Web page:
Must-see morning clip: Bassem Youssef risks death threats for political satire

"Daily Show" host Jon Stewart calls the Egyptian doctor-turned-comedian "a brother"

Published March 17, 2014 12:53PM (EDT)

Americans have come to know Bassem Youssef as the "Jon Stewart of Egypt," where he mans a weekly satire show similar in format to "The Daily Show." Unlike "The Daily Show," however, Youssef's set in Cairo is protected by a steel gate, monitored by surveillance cameras, bomb-sniffing dogs, and riot police, and neither guests nor crew know for sure if the show will air as planned.

This is because in Egypt, Youssef is one of the few people speaking out against an oppressive regime. On Sunday, "60 Minutes" aired an interview between Bob Simon and the surgeon-turned-comedian, whose show has been "mysteriously jammed" for the past two weeks.

Although Youssef has been arrested, interrogated, faced cancellation, and continues to receive death threats for his hour-long show, the comedian did not give in to the intimidation tactics of former president Mohammed Morsi, and has not relented under pressure from Field Marshal Al-Sisi. Of future harm, which could include torture or even death, Youssef tells Bob Simon, "So it will happen. I mean if it happens, it happens. You should let go of your you can be able to operate."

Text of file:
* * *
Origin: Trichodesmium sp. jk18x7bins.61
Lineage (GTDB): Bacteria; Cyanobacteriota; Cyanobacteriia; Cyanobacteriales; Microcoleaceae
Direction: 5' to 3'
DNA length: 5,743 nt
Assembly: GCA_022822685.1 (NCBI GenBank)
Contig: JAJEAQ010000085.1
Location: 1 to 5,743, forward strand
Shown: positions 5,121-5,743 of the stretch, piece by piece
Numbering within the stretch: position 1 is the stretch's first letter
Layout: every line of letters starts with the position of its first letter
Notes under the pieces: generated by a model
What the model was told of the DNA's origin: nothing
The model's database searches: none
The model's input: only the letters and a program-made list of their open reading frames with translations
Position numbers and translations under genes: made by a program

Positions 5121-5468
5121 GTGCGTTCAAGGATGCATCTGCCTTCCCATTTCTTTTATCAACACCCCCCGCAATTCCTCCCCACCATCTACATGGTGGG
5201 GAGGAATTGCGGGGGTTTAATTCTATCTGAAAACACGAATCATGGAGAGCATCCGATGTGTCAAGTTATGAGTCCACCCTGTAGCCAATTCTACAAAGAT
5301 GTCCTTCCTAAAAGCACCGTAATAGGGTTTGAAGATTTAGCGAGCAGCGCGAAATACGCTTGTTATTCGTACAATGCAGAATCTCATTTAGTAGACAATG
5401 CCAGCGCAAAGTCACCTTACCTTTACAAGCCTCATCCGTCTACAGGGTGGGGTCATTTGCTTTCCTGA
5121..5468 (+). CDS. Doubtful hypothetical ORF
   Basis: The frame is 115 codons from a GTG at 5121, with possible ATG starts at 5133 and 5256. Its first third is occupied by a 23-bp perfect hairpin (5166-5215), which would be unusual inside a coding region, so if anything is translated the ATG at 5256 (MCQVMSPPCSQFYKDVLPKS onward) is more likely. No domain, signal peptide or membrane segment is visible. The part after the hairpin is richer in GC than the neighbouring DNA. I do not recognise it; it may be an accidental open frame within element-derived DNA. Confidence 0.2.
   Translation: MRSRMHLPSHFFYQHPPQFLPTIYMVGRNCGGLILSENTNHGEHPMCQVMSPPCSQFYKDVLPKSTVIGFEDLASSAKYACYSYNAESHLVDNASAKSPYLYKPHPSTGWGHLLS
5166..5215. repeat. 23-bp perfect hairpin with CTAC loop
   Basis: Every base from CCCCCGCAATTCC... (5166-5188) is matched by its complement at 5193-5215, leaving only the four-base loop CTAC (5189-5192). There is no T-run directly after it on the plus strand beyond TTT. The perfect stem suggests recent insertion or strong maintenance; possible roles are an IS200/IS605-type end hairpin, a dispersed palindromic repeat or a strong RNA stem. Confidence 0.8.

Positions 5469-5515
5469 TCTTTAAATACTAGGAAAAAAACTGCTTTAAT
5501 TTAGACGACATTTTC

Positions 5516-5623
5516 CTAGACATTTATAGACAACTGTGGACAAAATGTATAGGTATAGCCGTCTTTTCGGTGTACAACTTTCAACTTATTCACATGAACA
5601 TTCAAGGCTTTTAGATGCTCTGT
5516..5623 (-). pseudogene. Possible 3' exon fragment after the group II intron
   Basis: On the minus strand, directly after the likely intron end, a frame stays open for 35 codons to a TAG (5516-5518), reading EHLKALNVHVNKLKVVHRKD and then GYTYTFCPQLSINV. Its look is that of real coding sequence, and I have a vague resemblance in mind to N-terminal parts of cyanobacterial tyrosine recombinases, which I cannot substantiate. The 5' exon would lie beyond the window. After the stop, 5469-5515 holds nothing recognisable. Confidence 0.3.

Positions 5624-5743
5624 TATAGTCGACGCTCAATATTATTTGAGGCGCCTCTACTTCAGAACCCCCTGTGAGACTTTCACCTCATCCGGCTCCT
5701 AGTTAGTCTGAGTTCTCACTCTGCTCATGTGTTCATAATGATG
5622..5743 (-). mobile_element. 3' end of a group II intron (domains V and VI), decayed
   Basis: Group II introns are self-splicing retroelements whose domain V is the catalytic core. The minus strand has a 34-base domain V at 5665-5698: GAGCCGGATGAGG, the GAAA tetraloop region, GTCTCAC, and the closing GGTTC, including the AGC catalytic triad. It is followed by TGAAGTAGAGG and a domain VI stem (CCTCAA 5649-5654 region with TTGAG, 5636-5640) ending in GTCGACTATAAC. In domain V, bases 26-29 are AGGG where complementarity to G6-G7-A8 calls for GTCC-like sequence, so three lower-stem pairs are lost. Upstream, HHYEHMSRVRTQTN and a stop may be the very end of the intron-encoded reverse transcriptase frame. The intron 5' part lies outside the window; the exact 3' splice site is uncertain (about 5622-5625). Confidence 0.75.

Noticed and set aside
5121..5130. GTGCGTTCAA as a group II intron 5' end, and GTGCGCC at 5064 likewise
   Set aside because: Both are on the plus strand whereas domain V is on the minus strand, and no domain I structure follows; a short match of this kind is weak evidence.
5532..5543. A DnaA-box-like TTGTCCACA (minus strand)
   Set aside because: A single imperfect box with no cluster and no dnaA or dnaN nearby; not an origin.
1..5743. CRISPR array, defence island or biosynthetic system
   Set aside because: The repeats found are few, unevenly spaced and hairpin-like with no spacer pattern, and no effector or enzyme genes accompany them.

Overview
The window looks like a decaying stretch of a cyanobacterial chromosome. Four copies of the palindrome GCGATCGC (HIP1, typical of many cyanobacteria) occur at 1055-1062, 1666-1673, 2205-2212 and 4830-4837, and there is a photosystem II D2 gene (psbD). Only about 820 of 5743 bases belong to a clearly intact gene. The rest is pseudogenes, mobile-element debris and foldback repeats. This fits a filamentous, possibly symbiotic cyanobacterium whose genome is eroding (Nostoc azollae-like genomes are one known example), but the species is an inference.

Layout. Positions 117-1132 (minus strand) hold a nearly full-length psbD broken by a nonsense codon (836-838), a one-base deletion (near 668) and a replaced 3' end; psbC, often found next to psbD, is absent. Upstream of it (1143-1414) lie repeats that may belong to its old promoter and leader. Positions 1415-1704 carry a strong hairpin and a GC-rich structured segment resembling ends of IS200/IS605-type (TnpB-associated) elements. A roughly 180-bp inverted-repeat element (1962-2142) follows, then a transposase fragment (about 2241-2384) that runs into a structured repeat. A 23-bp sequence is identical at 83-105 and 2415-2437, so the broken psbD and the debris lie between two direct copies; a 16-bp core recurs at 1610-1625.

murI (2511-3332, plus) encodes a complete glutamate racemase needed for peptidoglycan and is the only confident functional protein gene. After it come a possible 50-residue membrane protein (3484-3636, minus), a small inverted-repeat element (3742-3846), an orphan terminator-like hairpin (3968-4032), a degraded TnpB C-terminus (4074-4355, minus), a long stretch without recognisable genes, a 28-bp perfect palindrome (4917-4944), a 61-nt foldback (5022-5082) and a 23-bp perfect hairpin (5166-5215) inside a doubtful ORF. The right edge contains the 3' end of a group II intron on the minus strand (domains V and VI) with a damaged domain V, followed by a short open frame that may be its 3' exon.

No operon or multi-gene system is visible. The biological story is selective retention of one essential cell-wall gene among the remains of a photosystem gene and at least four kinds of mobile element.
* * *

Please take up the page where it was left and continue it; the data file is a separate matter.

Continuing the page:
When asked if his comedy helped destabilize Morsi's regime, Youssef said, "What I did is I did a political satire show. If [Morsi's] regime was destabilized because of a show that comes one hour a week, that is a very weak regime. So it's-- maybe it's not about my strength, and maybe it's about their weakness."

Youssef's show pulls in about 20 times more viewers than "The Daily Show," but the satirist has looked to Stewart for advice on how to find humor when everything is so tense. Paraphrasing Stewart, Youssef said the advice was to "make fun of whatever you feel."

"If you feel that you are afraid, make fun of that," he explained. "If you feel that you cannot talk about certain subjects, make fun of that. If you don't have anything to say, make fun of that."

Stewart commented on his "friend," "colleague" and "brother," saying, "People always say, about comedy, 'Where do you draw the line?' The idea that Bassem is somehow pushing a line or stepping over a boundary that should be sacred or sacrosanct is kind of amazing when you think about what the government is doing. Shouldn't the question be to them: 'Where do you guys draw the line?' -- not to Bassem."

By Prachi Gupta

Prachi Gupta is an Assistant News Editor for Salon, focusing on pop culture. Follow her on Twitter at @prachigu or email her at

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